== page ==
Ige caught a lucky break during the early years of his administration. Most of the problems Ige faced could be handled by delegation to subject matter experts and trusted organizations. When it came to health crises, local problems like the Zika virus outbreak were easily dealt with and Ige was able to look good because that was a problem that the government had trained and prepared for.

And then things started to snowball for Ige when command, control, and communications broke down during the tense North Korean missile crisis and a false alert went out to Hawaii residents telling them that they were under attack. Ige delayed in setting hearts at ease (likely not because of a lost password, but because he needed time to conference) so Rep. Gabbard and others jumped in to fill his vacuum.

We saw this pattern happen again with the TMT, and then again with COVID-19. The problem we have right now is not that the coronavirus is so powerful, but that Gov. Ige is so incompetent.

The public is tired of hearing a new excuse every time COVID-19 numbers increase. Public unions are angry at working without hazard pay and being sent into a viral hot zone. The Legislature is agitated over what looks like chaos being re-branded as a plan. This is the worst and most dangerous time to have uncertain, inarticulate and wishy-washy leadership.

If Gov. Ige wants to stop “heading in the wrong direction” as he has suggested, then he needs to show leadership by example. From now on, Ige needs to be tough and competent. When in command, command.

If people are not wearing masks or social distancing, then he needs to go out in the community personally and make the case for that. If the Legislature is not persuaded that appropriate steps are being taken, then personally reach into the process and fix it as governor. And if we need more federal assistance to help save Hawaii’s future, then Ige needs to be seen in Washington making that case for our state.

Gov. Ige, Hawaii’s eyes are on you. Lead, follow, or get out of the way.


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About the Author

Danny de Gracia

Danny de Gracia is a resident of Waipahu, a political scientist and an ordained minister. Opinions are the author's own and do not necessarily reflect Civil Beat's views. You can reach him by email at dgracia@civilbeat.org or follow him on Twitter at @ddg2cb.


Latest Comments (0)

Governor Ige was already an ineffective leader before COVID-19. His inability, indecisiveness, lack of communication and leadership skills are magnified during this unprecedented time. He should put his ego aside and do what’s best for the people of Hawaii. He’s already shown that he doesn’t like to be outshined, and prefers to keep those who aren’t doing their jobs or their best to keep Hawaii’s people safe (Bruce Anderson, Sarah Park,  Nolan Espinosa, Christina Kishimoto). Thank goodness for Lt. Governor Green and Dr. Miscovich for taking the reins and for their tireless efforts emerging as leaders who genuinely care in keepIng Hawaii safe and informed. Thank you also to U.S. Rep Gabbard, HSTA’s Mr. Rosenlee, Senator Kouchi and his group for keeping Governor Ige accountable. Governor Ige complained about their  "unannounced" visit to DOH. Really? He should stay focused on the health, safety, numbers, and constant challenges the people of Hawaii are facing with COVID-19.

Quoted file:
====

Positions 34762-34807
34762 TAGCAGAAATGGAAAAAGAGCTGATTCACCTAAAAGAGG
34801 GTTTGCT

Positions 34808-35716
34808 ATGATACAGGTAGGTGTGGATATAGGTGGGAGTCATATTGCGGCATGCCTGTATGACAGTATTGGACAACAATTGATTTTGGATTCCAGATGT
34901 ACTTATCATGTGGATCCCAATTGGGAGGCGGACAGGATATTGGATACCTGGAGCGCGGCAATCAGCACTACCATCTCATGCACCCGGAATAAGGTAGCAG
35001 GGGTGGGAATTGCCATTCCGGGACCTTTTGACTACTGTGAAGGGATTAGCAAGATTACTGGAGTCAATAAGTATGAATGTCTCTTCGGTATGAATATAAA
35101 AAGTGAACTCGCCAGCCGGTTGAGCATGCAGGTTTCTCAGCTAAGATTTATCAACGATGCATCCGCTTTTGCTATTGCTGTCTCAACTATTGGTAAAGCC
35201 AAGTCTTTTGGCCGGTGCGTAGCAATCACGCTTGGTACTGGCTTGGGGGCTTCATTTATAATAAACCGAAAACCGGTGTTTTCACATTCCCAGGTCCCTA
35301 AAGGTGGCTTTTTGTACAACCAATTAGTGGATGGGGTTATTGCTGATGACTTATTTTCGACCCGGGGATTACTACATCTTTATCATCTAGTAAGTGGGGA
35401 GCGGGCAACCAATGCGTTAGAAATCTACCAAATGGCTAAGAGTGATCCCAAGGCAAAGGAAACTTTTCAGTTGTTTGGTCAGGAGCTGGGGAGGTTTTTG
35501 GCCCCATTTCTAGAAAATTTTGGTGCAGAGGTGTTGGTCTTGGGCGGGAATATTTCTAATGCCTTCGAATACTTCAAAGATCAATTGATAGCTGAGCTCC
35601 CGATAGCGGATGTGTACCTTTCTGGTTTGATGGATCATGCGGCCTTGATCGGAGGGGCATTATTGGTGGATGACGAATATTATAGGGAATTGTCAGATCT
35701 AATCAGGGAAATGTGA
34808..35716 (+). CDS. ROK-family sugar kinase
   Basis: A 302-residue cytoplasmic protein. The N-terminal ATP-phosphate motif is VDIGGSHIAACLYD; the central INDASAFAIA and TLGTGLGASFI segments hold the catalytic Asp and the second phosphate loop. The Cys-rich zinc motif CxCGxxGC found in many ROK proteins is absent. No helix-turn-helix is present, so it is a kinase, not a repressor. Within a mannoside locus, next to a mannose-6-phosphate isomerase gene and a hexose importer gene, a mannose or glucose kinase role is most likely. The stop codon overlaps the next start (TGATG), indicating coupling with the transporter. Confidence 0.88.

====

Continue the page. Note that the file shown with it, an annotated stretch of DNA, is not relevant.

truly_concerned · 1 month ago

Have any news agencies or reporters made any attempt to reach Ige for any comment or update?? There has been A LOT of things going on in the past several days and it would be assuring to the public that our governor, and the media for that matter, are doing their job. We haven't heard a peep since Friday, aside from writing a stern letter to the Senate about exposing all of this. 

Kken · 1 month ago

I don't 100% agree with how Ige handles some issues. However,  We all have to remember that this is the first time in a long time any government has to deal with something like this. Its all about trial and error at this point. Plus, why set rules and mandates that people want when people dont follow anyway. I agree that it can be handled better by Ige and his people,  but it's not worth anything unless the public complies. So really its not all him. It's the responsibility of the people too.

adp1208 · 1 month ago